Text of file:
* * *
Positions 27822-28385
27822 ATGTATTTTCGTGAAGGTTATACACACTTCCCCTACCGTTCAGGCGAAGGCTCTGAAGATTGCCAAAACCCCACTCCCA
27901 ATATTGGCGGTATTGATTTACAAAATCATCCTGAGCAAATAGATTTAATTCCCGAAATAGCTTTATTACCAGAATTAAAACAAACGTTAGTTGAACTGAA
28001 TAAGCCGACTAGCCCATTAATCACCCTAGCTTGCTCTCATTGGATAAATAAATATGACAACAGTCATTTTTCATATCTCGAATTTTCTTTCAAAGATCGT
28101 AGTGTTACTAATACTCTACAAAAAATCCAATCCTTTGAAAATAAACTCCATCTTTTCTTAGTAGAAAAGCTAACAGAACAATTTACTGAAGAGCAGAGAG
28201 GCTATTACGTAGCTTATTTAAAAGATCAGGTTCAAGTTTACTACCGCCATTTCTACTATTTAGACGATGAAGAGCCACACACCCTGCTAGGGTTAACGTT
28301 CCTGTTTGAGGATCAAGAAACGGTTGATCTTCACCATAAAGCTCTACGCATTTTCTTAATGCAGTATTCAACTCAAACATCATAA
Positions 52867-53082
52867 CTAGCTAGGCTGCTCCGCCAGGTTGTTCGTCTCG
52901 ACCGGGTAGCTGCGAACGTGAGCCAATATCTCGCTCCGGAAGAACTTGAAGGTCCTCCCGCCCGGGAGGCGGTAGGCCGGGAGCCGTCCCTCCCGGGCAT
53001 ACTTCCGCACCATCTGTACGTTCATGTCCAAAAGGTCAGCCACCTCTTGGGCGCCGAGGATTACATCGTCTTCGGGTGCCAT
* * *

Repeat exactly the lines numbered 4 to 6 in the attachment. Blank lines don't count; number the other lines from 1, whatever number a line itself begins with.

28001 TAAGCCGACTAGCCCATTAATCACCCTAGCTTGCTCTCATTGGATAAATAAATATGACAACAGTCATTTTTCATATCTCGAATTTTCTTTCAAAGATCGT
28101 AGTGTTACTAATACTCTACAAAAAATCCAATCCTTTGAAAATAAACTCCATCTTTTCTTAGTAGAAAAGCTAACAGAACAATTTACTGAAGAGCAGAGAG
28201 GCTATTACGTAGCTTATTTAAAAGATCAGGTTCAAGTTTACTACCGCCATTTCTACTATTTAGACGATGAAGAGCCACACACCCTGCTAGGGTTAACGTT